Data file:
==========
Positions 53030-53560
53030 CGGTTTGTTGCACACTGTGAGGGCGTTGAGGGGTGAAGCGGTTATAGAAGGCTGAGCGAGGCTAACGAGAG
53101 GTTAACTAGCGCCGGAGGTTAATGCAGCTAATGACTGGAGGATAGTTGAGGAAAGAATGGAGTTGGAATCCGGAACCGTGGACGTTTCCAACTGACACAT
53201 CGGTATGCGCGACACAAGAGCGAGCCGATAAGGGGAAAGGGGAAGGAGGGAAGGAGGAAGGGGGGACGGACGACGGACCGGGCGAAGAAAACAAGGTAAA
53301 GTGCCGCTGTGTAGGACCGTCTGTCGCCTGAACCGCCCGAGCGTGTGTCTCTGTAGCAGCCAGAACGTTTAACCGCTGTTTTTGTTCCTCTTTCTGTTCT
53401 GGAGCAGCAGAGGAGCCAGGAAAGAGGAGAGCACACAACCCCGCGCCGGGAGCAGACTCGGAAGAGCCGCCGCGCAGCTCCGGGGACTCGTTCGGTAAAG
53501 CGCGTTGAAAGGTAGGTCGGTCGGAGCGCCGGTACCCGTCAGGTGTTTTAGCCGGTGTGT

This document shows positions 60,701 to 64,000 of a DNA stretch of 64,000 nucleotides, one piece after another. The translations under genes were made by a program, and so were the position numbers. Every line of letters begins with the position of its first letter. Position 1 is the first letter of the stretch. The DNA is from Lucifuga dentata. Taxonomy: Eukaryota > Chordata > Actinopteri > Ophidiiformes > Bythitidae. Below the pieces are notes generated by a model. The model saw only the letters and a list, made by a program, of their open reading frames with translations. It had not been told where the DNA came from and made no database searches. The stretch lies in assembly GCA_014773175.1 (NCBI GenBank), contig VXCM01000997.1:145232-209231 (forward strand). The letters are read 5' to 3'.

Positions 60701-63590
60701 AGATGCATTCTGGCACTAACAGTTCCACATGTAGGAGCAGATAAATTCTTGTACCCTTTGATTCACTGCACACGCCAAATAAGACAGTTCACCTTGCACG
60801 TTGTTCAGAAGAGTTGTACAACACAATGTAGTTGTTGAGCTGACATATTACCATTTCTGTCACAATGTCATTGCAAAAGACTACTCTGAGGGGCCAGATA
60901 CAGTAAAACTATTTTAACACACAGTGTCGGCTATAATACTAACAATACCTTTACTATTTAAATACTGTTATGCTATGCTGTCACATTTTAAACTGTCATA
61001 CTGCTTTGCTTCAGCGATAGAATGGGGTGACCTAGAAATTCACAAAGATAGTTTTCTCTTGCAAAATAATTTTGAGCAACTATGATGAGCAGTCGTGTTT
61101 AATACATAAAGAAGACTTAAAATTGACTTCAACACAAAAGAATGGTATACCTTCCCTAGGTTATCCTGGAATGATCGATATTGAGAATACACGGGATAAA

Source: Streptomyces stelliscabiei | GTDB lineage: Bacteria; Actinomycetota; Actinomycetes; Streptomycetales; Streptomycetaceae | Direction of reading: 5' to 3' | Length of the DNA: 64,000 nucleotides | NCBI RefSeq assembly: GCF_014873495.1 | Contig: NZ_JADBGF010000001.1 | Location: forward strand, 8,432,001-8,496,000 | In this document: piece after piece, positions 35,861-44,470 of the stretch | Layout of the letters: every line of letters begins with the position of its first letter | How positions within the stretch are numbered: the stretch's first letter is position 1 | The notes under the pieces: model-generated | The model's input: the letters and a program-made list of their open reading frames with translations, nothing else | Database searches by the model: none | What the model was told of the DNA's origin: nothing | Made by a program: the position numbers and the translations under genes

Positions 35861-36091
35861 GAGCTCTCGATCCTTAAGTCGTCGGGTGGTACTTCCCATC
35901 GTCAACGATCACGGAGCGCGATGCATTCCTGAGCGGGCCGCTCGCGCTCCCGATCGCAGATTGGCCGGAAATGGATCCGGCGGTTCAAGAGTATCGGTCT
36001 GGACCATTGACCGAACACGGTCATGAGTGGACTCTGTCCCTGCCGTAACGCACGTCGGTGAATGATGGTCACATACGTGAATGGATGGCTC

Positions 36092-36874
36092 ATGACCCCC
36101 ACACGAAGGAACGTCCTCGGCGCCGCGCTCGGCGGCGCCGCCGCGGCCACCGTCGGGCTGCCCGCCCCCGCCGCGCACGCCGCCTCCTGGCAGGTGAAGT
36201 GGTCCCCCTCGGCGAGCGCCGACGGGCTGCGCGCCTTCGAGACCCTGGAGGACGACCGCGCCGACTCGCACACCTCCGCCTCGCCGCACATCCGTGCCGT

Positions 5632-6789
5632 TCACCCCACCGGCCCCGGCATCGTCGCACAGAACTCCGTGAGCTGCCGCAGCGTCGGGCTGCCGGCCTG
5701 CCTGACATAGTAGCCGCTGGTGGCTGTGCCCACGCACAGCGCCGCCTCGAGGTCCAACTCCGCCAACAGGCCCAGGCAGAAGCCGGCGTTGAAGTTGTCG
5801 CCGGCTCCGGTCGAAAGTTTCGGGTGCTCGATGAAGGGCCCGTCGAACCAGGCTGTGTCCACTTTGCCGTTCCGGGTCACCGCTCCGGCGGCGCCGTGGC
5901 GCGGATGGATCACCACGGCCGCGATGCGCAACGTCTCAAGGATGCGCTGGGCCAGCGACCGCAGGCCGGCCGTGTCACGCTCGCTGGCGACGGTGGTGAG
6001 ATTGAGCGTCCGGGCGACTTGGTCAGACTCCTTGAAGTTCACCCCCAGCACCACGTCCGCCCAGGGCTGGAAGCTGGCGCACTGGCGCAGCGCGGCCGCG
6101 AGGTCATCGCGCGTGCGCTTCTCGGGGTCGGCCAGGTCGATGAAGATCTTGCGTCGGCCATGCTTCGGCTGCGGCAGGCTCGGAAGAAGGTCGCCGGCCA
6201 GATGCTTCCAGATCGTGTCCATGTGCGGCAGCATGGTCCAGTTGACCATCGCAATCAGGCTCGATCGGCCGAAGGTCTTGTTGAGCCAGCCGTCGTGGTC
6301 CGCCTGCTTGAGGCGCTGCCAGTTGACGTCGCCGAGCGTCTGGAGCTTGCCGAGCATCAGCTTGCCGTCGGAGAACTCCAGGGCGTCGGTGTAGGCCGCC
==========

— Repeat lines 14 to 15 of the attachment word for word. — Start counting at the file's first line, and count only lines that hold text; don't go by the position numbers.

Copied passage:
61101 AATACATAAAGAAGACTTAAAATTGACTTCAACACAAAAGAATGGTATACCTTCCCTAGGTTATCCTGGAATGATCGATATTGAGAATACACGGGATAAA

Source: Streptomyces stelliscabiei | GTDB lineage: Bacteria; Actinomycetota; Actinomycetes; Streptomycetales; Streptomycetaceae | Direction of reading: 5' to 3' | Length of the DNA: 64,000 nucleotides | NCBI RefSeq assembly: GCF_014873495.1 | Contig: NZ_JADBGF010000001.1 | Location: forward strand, 8,432,001-8,496,000 | In this document: piece after piece, positions 35,861-44,470 of the stretch | Layout of the letters: every line of letters begins with the position of its first letter | How positions within the stretch are numbered: the stretch's first letter is position 1 | The notes under the pieces: model-generated | The model's input: the letters and a program-made list of their open reading frames with translations, nothing else | Database searches by the model: none | What the model was told of the DNA's origin: nothing | Made by a program: the position numbers and the translations under genes